Okay, here is my unbiased report on the Kronos Young Artists Concert at Carnegie Hall on April 28th.
Carnegie Hall is a cultural icon. It was built in 1890 with money from Andrew Carnegie. Everyone knows the joke about how to get to Carnegie Hall (practice, practice, practice.) The Young Artists Concert was on one of three stages (Carnegie's website says, "Three Great Stages; One Great Hall,) Zankel, the medium sized auditorium that holds about 600. It was about two-thirds full, so I would estimate that there were 400 people in attendance.
Kronos is an icon at least as revered as Carnegie, among devotees of modern classical music. It has been playing together for more than 30 years, but still maintains a youthful persona and vitality. They consistently sell out Krannert when they play locally. More importantly, the quartet members are generous with their time and prestige, commissioning new works by young composers and holding events to promote young performers, like this particular concert.
Four young quartets, average age under 30, were chosen by audition to participate in a week of coaching by Kronos, culminating in the concert on Saturday night. All of the music was very listenable, although I did not like each piece equally.
The others to perform were EnAccord, based in the Netherlands; the Pangea Quartet, based at Stony Brook University; and the Afiara Quartet, which is in residence at San Francisco State University. Each of the quartets had four 1-1/2 hour sessions (a total of six hours a day) with rotating members of Kronos every day last week. They played various pieces and then were assigned by Kronos what to play on Saturday night.
JACK was in the third spot on the program. Its first piece was "Escalay (Waterwheel)" written for Kronos by Hamza El Din, an Egyptian composer who was living in San Francisco at his death in 2006. He is quoted in the program notes as trying to create the sounds and images of the ancient society of Nubia, in southern Egypt. He describes the music system as Afro-Arab, "a bridge, musically and culturally, between Africa and the Middle East." The piece was hauntingly beautiful.
The second piece was a string quartet called "Oculus pro oculo totum orbem terrae caecat (An eye for an eye makes the whole world blind.)" It was written for Kronos by Alexandra du Bois, a 26-year-old composer now living in New York City. She wrote the piece in 2003, and my wife and I heard it that year at Ravinia in Chicago, played by Kronos. It is very sad and we took it as a commentary on the war in Iraq, although I have not heard Ms. DuBois state that as behind the piece. There are places in the composition where one gets an overwhelming desire to weap. Ms. DuBois was in the audience and came out and kissed each of the quartet members when they were taking their bows.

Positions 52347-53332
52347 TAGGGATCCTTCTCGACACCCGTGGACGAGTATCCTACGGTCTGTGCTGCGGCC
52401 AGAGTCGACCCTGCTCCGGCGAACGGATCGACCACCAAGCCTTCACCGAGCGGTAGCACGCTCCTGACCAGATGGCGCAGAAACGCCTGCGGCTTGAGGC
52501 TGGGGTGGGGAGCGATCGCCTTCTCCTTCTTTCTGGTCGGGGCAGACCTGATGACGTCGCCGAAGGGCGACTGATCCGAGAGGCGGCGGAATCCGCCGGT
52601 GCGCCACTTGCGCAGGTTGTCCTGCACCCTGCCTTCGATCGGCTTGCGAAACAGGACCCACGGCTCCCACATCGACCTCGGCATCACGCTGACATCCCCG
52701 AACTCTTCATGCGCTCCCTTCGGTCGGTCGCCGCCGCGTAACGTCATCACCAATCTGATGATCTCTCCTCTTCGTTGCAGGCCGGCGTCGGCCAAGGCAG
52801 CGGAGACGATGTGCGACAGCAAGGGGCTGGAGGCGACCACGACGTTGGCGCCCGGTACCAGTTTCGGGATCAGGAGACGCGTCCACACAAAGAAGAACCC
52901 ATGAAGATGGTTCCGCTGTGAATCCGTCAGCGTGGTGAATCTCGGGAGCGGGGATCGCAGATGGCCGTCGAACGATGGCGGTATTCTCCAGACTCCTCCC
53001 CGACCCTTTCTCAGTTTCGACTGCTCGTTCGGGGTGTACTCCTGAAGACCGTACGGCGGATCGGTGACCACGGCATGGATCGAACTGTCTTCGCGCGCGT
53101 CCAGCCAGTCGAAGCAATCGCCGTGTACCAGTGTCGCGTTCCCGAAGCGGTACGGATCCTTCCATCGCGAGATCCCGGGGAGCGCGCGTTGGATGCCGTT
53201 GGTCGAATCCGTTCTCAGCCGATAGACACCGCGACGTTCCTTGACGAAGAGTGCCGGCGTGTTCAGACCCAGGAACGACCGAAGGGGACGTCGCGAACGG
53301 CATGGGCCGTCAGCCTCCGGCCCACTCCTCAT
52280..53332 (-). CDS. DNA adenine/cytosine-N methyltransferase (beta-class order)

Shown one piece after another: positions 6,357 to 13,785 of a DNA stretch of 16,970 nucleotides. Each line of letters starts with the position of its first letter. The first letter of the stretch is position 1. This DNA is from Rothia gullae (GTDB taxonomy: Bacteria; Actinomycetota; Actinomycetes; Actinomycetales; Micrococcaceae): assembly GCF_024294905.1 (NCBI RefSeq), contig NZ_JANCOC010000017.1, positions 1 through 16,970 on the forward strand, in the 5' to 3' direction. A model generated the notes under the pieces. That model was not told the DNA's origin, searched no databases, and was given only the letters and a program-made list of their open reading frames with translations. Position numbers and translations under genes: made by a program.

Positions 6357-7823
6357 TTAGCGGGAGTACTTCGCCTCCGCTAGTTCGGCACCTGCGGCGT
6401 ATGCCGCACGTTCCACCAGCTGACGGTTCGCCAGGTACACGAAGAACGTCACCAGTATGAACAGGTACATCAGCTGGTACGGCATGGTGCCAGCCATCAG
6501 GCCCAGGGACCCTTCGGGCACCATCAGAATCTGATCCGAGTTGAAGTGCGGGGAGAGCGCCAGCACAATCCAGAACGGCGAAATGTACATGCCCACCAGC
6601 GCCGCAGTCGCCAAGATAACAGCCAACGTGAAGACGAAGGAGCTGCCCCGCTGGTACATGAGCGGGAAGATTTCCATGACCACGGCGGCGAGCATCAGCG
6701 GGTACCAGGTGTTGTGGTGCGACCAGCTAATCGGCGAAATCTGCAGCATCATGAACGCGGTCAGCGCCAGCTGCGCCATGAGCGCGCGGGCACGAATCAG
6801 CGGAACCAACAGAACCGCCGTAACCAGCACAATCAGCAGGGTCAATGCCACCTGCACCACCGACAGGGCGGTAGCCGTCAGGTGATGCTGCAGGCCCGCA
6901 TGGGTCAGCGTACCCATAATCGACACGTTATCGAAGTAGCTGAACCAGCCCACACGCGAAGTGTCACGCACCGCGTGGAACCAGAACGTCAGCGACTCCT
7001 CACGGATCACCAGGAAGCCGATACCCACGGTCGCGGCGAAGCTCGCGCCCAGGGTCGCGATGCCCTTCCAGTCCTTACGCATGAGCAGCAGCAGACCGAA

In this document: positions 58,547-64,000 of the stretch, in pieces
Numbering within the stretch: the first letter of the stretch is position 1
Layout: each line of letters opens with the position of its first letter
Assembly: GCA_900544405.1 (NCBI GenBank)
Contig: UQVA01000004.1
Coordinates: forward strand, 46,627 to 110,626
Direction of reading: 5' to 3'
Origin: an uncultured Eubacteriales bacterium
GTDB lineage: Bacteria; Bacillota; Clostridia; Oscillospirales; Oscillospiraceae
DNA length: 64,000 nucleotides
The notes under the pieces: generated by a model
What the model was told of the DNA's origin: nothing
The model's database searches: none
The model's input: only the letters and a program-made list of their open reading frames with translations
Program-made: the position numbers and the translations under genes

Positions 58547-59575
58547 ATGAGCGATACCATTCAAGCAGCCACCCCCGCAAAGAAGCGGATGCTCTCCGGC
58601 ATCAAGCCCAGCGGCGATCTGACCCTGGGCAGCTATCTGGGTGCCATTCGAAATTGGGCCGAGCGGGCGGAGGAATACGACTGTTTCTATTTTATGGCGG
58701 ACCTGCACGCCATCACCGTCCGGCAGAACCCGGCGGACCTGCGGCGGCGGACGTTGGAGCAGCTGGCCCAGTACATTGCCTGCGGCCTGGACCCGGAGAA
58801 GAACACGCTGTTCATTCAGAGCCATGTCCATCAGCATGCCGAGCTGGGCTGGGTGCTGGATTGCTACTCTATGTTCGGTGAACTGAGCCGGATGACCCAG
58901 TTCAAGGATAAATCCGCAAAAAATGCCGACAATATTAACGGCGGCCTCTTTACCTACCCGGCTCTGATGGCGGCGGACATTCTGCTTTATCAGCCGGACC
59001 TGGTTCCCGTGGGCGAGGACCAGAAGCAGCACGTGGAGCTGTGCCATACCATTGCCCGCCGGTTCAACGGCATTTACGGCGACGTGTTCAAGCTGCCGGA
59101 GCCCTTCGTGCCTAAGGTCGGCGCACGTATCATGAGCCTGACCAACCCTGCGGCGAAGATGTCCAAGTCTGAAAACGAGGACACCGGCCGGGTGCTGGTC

The third piece was a light-hearted composition called "Twilight in Turkey," written by Raymond Scott and arranged by Randall Woolf. The program notes state that although Scott never wrote specifically for cartoons, his music is best known for its adaptation to accompany Warner Brothers animation. It has many playful melodies. The arranger, Mr. Woolf, was present and took a bow with JACK. At the end, everyone came out and took a bow.
Afterwards there was a reception, the entrance to which was guarded by a sad sack doorman who didn't have our name on his list. Unfortunately, he was trying to guard an entrance 10 feet wide and while he was poring over the list on one side of the doorway, people were pouring into the reception area on the other side. I wasn't about to be kept out of a reception after traveling all the way to New York City to hear my son play, so I intoned the magic name of my son, who was on the list and while he was carefully checking that name off, I swept my entourage in behind me. Because of the tender sensitivities of my wife, however, I stayed away from the free sandwiches and wine until we were sure there was enough for everyone. (We did stay until the very end and since there were lots of big fat brownies left, I had two big fat brownies.)
All of the Kronos people were there. Here is a shot with one of their violinists, David Harrington and son, Chris. We started talking with a friendly couple about our age, who were telling us about their twins, just younger than Chris, and it turned out to be Fred Kaplan, whose political writing in the on-line magazine, Slate, I have long admired, and his wife, Brooke Gladstone, who is an editor and co-host of NPR's On the Media program. Harrington is a friend of Kaplan and Gladstone, and calls them up whenever Kronos is in town to go get matzoh ball soup at the Carnegie Deli.
I am not qualified, either musically or emotionally, to make any critical judgments of the Young Artists concert. I was impressed, but then I was bound to be impressed. Whether any of these young quartets become the new Kronos remains to be seen, but they certainly got a strong boost to their careers. And I got a strong boost in my parental pride (although it probably didn't need any boosting.)